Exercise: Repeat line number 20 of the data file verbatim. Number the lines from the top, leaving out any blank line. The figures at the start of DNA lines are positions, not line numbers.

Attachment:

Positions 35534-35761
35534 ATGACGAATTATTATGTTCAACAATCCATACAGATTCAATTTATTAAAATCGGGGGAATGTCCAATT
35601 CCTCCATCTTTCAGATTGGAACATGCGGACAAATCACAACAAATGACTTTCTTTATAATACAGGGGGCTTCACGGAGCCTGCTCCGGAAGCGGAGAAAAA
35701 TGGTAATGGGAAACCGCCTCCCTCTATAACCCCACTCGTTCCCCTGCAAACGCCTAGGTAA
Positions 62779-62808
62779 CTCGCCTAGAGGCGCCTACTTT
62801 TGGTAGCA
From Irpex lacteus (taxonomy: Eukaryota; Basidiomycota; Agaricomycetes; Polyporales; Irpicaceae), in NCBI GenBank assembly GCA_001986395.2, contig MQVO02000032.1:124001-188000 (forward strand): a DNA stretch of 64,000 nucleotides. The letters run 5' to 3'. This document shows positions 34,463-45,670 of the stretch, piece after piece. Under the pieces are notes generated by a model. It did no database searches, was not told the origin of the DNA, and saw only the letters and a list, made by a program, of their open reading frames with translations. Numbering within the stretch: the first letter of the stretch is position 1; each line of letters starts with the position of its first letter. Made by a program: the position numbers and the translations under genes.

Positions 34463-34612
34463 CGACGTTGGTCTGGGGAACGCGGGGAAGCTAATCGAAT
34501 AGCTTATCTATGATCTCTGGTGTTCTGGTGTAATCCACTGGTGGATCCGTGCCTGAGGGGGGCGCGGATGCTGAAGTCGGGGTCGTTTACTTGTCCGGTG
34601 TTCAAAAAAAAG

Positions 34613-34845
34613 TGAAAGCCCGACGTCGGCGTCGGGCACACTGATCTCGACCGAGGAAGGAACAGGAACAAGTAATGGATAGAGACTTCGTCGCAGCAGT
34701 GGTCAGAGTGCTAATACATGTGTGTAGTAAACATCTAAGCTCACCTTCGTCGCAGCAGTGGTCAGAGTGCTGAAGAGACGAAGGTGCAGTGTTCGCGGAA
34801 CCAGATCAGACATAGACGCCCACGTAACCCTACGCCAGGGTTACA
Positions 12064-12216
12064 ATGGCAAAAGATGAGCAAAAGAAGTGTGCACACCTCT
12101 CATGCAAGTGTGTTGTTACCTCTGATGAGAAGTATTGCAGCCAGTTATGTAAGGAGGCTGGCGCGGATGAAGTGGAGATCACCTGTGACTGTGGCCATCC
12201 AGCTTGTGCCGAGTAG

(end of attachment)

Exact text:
12201 AGCTTGTGCCGAGTAG